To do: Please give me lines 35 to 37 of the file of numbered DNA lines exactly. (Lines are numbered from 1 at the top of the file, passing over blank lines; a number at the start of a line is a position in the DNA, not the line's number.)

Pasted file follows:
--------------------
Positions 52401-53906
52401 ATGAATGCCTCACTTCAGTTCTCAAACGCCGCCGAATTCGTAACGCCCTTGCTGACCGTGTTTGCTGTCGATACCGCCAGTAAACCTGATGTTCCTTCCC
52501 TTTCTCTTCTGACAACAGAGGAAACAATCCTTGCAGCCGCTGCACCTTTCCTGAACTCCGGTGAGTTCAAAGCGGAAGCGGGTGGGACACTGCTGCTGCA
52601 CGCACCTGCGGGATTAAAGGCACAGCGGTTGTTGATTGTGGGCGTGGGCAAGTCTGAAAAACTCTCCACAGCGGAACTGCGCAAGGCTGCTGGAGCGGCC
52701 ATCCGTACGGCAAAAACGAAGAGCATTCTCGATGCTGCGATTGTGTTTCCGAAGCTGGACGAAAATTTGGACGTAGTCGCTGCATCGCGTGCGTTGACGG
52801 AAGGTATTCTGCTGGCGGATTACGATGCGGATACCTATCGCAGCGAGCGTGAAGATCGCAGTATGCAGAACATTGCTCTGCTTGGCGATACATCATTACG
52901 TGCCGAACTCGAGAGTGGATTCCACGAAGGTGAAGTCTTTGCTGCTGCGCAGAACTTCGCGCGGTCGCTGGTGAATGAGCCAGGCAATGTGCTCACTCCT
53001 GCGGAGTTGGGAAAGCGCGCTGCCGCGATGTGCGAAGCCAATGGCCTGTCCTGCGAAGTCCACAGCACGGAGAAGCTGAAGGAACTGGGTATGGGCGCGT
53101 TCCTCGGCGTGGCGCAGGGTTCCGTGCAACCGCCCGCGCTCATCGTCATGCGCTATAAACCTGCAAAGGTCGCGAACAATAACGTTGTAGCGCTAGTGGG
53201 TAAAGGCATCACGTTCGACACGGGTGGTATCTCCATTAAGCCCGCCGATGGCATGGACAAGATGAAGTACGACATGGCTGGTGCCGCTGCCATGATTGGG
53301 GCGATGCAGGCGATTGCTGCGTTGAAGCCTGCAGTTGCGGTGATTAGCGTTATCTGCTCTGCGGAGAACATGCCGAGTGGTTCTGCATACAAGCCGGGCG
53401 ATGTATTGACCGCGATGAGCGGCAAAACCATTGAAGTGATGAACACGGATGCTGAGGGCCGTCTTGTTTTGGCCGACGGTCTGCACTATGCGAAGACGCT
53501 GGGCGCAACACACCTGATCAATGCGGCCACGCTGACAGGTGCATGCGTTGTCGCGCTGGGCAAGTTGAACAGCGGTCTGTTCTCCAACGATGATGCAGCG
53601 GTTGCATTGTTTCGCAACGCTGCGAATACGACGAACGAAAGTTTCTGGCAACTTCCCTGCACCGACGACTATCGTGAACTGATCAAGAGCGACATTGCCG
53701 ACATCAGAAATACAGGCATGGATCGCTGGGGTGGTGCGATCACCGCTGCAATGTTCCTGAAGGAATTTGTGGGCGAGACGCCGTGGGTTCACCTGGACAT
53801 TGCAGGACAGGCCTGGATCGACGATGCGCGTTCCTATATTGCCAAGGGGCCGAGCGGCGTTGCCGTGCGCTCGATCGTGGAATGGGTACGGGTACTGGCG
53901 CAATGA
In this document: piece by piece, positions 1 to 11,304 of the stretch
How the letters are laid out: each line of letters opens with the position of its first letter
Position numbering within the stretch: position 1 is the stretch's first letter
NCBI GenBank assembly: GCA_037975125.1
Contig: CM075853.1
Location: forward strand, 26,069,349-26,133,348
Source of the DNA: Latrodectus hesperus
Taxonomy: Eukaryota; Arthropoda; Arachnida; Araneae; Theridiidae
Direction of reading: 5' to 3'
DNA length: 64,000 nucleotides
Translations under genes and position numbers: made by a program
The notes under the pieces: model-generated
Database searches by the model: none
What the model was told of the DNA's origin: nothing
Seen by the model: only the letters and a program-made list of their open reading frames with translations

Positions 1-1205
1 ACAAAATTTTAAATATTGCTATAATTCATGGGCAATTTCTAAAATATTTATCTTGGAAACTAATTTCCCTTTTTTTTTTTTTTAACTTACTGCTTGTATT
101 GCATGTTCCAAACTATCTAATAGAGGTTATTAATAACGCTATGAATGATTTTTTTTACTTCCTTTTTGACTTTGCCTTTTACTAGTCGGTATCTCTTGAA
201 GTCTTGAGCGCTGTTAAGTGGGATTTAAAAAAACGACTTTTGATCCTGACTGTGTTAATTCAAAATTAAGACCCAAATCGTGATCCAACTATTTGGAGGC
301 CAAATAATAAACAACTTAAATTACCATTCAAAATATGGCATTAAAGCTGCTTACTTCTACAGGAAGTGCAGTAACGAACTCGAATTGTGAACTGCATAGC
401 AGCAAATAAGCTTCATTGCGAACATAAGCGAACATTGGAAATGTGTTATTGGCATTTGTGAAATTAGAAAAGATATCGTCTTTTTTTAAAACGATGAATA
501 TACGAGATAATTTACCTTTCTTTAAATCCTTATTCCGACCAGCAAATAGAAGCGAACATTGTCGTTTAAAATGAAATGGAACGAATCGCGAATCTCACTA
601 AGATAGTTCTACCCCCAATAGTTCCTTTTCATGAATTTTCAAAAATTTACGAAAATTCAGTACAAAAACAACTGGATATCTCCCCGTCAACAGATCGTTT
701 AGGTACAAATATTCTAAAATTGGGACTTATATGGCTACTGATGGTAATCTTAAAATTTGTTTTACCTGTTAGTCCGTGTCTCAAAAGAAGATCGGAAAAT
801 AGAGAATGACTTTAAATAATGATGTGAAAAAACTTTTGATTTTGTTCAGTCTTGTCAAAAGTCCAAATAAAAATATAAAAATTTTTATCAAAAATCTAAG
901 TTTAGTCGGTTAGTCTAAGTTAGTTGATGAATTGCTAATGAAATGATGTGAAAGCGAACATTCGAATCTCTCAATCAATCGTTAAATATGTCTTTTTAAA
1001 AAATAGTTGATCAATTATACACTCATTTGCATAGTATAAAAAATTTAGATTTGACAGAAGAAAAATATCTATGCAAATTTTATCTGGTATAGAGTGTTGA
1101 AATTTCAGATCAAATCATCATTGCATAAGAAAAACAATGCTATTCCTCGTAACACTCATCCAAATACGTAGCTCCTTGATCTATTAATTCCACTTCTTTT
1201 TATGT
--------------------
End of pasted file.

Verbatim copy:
101 GCATGTTCCAAACTATCTAATAGAGGTTATTAATAACGCTATGAATGATTTTTTTTACTTCCTTTTTGACTTTGCCTTTTACTAGTCGGTATCTCTTGAA
201 GTCTTGAGCGCTGTTAAGTGGGATTTAAAAAAACGACTTTTGATCCTGACTGTGTTAATTCAAAATTAAGACCCAAATCGTGATCCAACTATTTGGAGGC
301 CAAATAATAAACAACTTAAATTACCATTCAAAATATGGCATTAAAGCTGCTTACTTCTACAGGAAGTGCAGTAACGAACTCGAATTGTGAACTGCATAGC